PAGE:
The McGowan Government has claimed young WA homebuyers and renters are not aware of their housing options, as it promotes smaller homes as a revolution to WA’s housing market.
Housing Minister Peter Tinley said cheaper alternative housing choices including small homes and apartments needed to be offered to Western Australians, following the government’s plans to increase infill housing.
“We have to show leadership and get the variety,” Mr Tinley said.
“The industry also needs to provide an opportunity to make sure that we’re marketing to Western Australians particularly at the point when they leave home or they move out and they become independent or when they’re going through the life cycle.”
The State Government plans to build new housing around lifestyles, after trials conducted by not-for-profit housing organisation WA Apartments Advocacy (WAAA) found people were “less worried about the box they sleep in,” and more about the community they participated in.
It will also be built around communities including Metronet precincts.
“Just because you’re going through a smaller dwelling or you’re going through a more affordable dwelling simply means that you are wanting to access the community, not just where you stay,” Mr Tinley said.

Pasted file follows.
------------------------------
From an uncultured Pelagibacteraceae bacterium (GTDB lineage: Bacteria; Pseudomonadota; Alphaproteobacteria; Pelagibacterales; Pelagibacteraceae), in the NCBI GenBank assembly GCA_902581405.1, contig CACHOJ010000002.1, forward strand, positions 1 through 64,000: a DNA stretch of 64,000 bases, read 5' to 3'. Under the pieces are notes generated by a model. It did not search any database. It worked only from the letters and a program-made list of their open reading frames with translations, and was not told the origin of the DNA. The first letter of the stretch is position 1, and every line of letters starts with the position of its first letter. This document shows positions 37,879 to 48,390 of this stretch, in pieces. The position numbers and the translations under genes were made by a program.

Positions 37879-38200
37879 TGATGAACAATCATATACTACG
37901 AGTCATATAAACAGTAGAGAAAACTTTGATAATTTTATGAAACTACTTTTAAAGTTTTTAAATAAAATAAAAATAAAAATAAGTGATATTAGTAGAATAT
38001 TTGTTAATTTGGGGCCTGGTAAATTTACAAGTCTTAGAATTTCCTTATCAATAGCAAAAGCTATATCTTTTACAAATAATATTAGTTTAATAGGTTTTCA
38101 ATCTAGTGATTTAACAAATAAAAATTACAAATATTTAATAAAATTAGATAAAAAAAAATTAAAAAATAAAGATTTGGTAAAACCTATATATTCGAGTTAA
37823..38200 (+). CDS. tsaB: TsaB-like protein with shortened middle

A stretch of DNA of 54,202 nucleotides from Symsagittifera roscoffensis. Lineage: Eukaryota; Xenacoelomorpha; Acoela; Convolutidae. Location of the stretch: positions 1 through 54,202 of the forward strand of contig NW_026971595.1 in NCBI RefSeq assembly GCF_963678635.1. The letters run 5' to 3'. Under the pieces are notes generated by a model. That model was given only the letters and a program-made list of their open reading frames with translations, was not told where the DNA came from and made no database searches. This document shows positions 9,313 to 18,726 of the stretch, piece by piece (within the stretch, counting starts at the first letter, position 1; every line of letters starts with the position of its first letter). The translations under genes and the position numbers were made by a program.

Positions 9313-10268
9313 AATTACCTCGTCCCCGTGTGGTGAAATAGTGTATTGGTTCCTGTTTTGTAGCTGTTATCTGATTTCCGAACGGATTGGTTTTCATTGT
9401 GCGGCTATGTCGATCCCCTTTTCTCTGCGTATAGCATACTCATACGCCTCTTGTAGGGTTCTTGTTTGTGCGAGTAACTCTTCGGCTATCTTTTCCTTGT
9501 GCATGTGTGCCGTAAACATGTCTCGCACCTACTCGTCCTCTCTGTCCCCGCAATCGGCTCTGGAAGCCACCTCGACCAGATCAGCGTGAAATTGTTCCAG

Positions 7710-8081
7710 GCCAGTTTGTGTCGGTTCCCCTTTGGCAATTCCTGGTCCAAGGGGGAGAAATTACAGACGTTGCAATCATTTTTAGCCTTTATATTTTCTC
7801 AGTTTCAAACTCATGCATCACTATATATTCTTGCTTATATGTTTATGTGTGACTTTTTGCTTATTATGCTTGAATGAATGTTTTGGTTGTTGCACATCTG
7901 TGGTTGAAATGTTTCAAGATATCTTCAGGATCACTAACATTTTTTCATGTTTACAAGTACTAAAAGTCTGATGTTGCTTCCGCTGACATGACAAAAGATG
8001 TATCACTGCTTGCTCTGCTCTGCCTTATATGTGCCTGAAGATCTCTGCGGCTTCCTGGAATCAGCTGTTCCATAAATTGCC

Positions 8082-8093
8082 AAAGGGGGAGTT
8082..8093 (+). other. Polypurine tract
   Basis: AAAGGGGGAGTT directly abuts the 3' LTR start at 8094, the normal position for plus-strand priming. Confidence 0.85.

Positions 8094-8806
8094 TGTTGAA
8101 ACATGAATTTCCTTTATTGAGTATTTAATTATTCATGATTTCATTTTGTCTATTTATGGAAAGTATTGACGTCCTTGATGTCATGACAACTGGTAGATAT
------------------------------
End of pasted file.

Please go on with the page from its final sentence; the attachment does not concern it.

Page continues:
He added smaller homes were a potential logical choice for many Western Australians.
“It’s going to be more affordable. It also is going to give more flexibility,” Mr Tinley said.
“The last thing you want now is a quarter acre block because we’re all very busy, the family dynamic has changed.”
“Both parents work, people are busy, looking for alternatives other than just mowing lawns.”
The State Government and the WAAA launched a program on Thursday to educate Western Australians about housing choice.
It will involve a model tiny home as a “classroom on wheels” that will travel around WA and the country, providing information about different housing options to increase flexibility for buyers and renters.
A three-month apartment living trial will also be held from February next year in Rivervale that has previously involved two-bedroom apartments.
Previous trials have resulted in 10 participants converting to smaller home living.
WAAA Director Samantha Reece said it was important to emphasise choice over housing size.
“This apartment or this tiny home may not be your choice, but actually for some people is their choice,” Ms Reece said.
“We actually advocate that bigger is not better, my choice is better.”
She said the State Government and housing groups needed to provide alternate housing choices if they were available.
“It doesn’t matter how small or big it is, if that’s what you would like to live in, we should be providing that choice,” Ms Reece said.